A lack of information, networks, and connections among youth, especially youth from families lacking significant social capital. Many young people lack knowledge of what the world of work is like and have not given careful thought to their own potential career choices. They have not used their time in school to prepare appropriately for realistic career paths. They lack informal networks and connections that are traditionally the major source of information about job opportunities. They  do not know how to navigate the labor market to identify and pursue available jobs or to find and use the most relevant training resources.

A lack of skills relevant to the workplace. Even those young people who have pursued a course of study with a specific career in mind often find themselves with general or theoretical knowledge that does little to prepare them for the actual tasks they will encounter on the job. This is partly the fault of school curricula and poor connections between employers and the educational system. Young people also lack specific “21st-century workplace skills” such as cooperation, communication, critical thinking, creativity, and a focus on the needs of the enterprise.

A lack of experience and credentials that address employers’ risk in making hiring commitments. Many employers are skeptical about young people’s ability to apply the skills they learn in schools to the practical challenges of the workplace. They also question the social skills and work ethic of youth. They see these deficits as a significant barrier to the productivity of inexperienced young people, and at the same time, they are reluctant to invest resources in training young people when more experienced adult workers may be unemployed and available for hire.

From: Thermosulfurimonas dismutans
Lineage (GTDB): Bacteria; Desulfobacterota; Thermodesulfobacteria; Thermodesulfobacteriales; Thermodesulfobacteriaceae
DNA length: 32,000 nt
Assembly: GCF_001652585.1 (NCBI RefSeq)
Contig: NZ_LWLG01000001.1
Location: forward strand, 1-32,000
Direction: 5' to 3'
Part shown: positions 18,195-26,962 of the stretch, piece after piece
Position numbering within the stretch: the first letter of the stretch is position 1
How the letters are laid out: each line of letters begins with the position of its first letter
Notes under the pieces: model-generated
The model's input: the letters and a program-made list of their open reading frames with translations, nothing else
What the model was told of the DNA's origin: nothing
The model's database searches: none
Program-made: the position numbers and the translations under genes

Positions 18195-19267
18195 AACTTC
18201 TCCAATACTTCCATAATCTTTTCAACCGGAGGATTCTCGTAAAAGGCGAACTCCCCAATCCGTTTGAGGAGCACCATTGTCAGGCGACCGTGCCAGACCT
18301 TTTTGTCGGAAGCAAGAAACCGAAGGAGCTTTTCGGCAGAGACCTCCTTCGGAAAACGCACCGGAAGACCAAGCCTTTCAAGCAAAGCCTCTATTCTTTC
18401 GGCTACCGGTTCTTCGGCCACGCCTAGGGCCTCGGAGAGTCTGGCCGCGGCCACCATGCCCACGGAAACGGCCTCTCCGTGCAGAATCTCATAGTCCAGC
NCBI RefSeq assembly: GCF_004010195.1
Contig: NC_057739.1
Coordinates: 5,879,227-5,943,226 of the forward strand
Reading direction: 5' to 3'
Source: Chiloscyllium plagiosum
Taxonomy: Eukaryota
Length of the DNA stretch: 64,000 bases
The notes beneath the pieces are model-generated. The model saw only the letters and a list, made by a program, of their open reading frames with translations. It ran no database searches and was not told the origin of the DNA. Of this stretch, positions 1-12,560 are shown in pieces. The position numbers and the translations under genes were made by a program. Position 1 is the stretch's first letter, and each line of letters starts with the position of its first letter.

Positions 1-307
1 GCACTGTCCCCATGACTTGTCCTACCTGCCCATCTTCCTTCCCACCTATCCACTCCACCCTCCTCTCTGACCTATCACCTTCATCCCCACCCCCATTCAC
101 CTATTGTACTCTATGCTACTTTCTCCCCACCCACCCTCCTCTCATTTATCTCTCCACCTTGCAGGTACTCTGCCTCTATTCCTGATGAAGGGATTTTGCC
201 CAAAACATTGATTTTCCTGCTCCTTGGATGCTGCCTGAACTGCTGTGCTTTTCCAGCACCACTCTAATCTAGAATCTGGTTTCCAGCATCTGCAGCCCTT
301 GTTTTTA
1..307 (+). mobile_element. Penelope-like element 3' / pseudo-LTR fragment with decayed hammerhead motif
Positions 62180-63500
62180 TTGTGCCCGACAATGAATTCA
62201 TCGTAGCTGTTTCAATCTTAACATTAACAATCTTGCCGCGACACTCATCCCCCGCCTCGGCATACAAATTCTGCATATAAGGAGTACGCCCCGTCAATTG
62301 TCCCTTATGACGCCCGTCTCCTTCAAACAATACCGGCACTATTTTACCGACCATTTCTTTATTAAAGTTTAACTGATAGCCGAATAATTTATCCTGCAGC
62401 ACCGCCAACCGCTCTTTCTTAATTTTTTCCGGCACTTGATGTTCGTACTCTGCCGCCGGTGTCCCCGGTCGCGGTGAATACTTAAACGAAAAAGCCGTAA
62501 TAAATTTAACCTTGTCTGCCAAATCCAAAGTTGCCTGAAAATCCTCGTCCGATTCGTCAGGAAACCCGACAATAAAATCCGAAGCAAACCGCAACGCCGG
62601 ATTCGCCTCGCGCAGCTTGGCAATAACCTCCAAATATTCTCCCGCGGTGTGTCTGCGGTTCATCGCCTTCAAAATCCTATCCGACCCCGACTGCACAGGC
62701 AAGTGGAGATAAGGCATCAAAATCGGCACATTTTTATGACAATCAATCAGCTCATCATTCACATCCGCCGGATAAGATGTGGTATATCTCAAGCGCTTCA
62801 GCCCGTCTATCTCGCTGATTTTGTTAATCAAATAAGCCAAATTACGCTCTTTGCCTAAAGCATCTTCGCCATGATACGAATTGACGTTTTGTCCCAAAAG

There is general agreement that political action is needed for a development agenda catapulted by private sector-led growth.

Policymakers were urged to a) raise confidence and create an enabling environment to attract private sector investment; and b) discourage corruption and nepotism in all sectors.

In the promotion of private sector-led growth, Zimbabwe can shift from producing people for white-collar jobs to encouraging them to undertake technical and vocational education and training.

Toward this end, there is a need for the facilitation of easy access to investment capital, particularly for SMEs, and advocated an agricultural transformation, based on large-scale farming for export, and agro-processing for value addition.

Together with unleashing potentials from the energy sector, there is also a need for a political will that facilitates the diversification of economies and increases intra-African trade.

Attention should continue to be paid to building critical skills required by the private sector, through mentorship programs that assist the youth in setting up small businesses.